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Tin-Can quay apron collapse threatens port operations

By Godfrey Bivbere

 

UNLESS urgent actions are taken by relevant government agencies, port operations at Tin-can Island port may soon grind to a halt as part the quay apron has collapsed.

An apron is the area immediately in front of or behind a  wharf  shed on which cargo is lifted.

Vanguard Maritime Report  investigations revealed that almost all the concessionaires operating the terminals at the port are faced with the same problem.

Sea port

Vanguard Maritime Report  can authoritatively reveal that Josepdam Port Services Ltd, JPS, Five Star Logistics Terminal and Tin Can Island Container Terminal, TICT are affected.

At Five Star Logistics Terminal, two portions of the quay apron have already caved in with the sand-fill washing down into the water from one of the collapsed portions.

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It was further gathered that the two portions that have collapsed are now cordoned off, a situation which has also constrained the operating space for the terminal operators.

Similar situation has occurred at JPS where a portion of the quay apron has also caved in.

General Manager of JPS, David Iriabe, who disclosed this to visiting board members of the Nigerian Ports Authority, NPA, said that they have contacted the Authority’s management and that they were working together to find a lasting solution to it.

Iriabe who took the visiting team to the site, said the collapse occurred while one of their cranes was working around the area.

TICT was the first to fall victim as some portion of the quay apron collapsed years back resulting in the management crying out for help.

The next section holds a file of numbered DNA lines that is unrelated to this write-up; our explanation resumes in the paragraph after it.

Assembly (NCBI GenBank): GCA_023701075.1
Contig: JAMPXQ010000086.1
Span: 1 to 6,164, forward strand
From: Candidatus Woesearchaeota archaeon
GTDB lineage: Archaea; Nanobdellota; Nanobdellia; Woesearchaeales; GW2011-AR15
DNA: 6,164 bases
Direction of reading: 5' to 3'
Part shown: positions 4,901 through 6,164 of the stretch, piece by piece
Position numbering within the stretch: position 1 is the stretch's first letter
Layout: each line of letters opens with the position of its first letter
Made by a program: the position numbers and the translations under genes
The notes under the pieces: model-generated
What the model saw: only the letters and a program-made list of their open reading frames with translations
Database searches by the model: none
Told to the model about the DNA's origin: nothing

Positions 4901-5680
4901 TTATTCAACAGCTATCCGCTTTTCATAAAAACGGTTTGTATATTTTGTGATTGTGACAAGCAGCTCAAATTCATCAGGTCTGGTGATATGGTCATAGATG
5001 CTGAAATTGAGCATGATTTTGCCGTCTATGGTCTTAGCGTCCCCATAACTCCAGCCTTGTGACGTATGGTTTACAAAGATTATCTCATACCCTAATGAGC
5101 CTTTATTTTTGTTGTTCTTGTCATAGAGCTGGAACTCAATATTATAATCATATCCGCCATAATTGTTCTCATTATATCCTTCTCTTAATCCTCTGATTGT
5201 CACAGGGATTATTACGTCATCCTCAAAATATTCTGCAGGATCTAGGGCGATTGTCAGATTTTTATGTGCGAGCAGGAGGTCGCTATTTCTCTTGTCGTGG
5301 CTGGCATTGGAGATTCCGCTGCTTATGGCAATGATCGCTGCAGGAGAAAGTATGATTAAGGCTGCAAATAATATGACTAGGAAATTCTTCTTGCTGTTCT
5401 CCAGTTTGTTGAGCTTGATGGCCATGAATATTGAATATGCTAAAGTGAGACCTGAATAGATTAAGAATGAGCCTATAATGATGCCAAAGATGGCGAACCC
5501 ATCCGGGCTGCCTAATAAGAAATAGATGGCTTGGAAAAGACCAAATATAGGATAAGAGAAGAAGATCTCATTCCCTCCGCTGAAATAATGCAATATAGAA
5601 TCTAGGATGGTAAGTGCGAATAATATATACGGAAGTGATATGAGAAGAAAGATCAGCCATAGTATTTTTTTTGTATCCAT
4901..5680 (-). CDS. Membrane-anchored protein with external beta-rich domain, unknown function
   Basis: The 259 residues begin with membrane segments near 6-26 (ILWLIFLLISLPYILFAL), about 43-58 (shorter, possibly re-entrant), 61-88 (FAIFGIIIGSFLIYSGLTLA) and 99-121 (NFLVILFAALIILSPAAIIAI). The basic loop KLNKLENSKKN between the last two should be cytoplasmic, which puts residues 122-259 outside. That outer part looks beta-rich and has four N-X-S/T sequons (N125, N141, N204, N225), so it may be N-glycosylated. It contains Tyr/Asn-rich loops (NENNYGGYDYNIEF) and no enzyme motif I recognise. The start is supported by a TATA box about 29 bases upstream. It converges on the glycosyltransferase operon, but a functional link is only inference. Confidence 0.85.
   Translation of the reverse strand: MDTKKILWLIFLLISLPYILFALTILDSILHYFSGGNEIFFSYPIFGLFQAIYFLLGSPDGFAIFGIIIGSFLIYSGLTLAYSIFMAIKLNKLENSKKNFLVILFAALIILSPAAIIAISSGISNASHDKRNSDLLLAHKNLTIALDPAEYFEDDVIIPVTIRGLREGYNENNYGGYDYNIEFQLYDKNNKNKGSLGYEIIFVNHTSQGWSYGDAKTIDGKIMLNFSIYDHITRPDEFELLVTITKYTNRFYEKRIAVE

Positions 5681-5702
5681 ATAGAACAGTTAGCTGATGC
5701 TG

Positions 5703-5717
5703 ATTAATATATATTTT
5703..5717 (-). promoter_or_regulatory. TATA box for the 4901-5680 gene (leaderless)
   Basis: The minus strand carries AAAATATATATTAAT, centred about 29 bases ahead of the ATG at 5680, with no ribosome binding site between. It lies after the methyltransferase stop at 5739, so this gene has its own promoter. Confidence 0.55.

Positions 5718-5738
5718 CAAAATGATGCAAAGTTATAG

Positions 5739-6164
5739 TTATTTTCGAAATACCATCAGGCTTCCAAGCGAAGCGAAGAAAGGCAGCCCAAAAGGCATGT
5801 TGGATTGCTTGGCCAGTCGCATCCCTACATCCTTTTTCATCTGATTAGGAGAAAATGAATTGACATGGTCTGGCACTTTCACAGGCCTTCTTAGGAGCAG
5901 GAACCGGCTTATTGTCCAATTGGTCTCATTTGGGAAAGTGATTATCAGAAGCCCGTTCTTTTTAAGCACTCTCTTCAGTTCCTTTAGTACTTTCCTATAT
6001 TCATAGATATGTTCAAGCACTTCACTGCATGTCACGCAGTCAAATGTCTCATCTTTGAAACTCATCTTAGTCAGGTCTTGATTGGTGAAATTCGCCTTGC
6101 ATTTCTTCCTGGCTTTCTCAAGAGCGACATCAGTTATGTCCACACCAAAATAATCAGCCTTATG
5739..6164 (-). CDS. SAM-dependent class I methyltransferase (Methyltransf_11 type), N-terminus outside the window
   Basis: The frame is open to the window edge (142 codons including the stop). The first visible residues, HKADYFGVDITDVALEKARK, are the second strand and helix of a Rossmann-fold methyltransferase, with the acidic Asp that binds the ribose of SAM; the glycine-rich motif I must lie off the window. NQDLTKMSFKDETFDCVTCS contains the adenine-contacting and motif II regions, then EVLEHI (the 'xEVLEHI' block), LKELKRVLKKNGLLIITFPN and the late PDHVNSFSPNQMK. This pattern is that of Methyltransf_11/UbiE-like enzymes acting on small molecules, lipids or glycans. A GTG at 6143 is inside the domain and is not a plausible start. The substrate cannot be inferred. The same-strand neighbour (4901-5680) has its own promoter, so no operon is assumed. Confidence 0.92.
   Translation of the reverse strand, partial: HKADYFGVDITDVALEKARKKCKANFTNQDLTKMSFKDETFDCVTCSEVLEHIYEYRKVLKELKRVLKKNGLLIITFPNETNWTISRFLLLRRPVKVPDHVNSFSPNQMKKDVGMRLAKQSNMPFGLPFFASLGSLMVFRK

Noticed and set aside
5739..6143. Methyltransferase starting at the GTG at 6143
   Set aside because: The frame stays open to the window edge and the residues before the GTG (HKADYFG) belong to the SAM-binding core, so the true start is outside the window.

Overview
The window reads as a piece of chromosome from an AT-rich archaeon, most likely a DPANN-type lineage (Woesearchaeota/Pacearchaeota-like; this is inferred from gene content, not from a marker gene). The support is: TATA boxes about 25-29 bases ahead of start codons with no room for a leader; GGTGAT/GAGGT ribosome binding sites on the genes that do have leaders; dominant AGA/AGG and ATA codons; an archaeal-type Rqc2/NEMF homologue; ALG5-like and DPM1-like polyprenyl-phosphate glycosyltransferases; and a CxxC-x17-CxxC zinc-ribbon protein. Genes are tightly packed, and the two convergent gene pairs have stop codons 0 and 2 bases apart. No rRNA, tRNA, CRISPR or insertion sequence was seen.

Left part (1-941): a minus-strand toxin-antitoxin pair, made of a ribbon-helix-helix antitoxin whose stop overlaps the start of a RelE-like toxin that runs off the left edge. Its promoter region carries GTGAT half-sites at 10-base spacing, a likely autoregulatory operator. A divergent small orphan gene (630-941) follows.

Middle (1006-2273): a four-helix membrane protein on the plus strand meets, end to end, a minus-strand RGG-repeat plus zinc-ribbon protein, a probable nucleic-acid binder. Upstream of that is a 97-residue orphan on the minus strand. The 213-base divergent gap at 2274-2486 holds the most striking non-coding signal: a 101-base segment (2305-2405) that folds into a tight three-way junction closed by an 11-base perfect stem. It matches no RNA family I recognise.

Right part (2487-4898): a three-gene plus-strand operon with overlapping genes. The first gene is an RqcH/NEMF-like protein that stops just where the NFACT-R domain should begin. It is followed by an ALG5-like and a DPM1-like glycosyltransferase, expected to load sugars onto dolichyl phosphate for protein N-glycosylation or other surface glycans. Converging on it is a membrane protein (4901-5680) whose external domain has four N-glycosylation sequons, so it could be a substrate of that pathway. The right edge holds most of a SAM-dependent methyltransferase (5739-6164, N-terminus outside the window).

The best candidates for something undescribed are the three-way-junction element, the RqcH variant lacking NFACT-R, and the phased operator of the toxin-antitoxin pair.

Vanguard Maritime Report  gathered that remedial work  was done on the bad portion  instead of comprehensive reconstruction but stressed that it could not stand the pressures as it subsequently collapsed again.

A source in one of the terminals who spoke to Vanguard Maritime Report  on the condition of anonymity, explained that the port was constructed in 1977 and since then, no major maintenance or reconstruction has been done on it.

The source further noted that though Apapa port was constructed in the 60s, a major reconstruction was done on the quay apron which fortified it and wondered why the same was not done for the Tin-can Island port.

The Port and Terminal Multi-Services Limited, PTML, also part of the Tin-can Island port, appears saved from this situation as the concessionaires had to reconstruct most parts of the facility that used to be staff quarters for employees of NPA.

There are, however, controversies over the complete rehabilitation work at some of the terminals at Apapa port, including the APM Terminals whose facility does not face similar challenge.

While some are of the opinion that the rehabilitation work at Apapa was done by NPA before being handed over to the concessionaire, other people say the rehabilitation work was done by some concessionaires.

Managing Director of NPA, Hadiza Bala Usman, commenting on the situation of the quay apron during a visit to Vanguard Corporate Headquarters last year had denied a report that local welders were being contracted to fix the collapsing facility.

She said that NPA only contracted qualified welding companies if need be to undertake such maintenance.

 


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Comments expressed here do not reflect the opinions of vanguard newspapers or any employee thereof.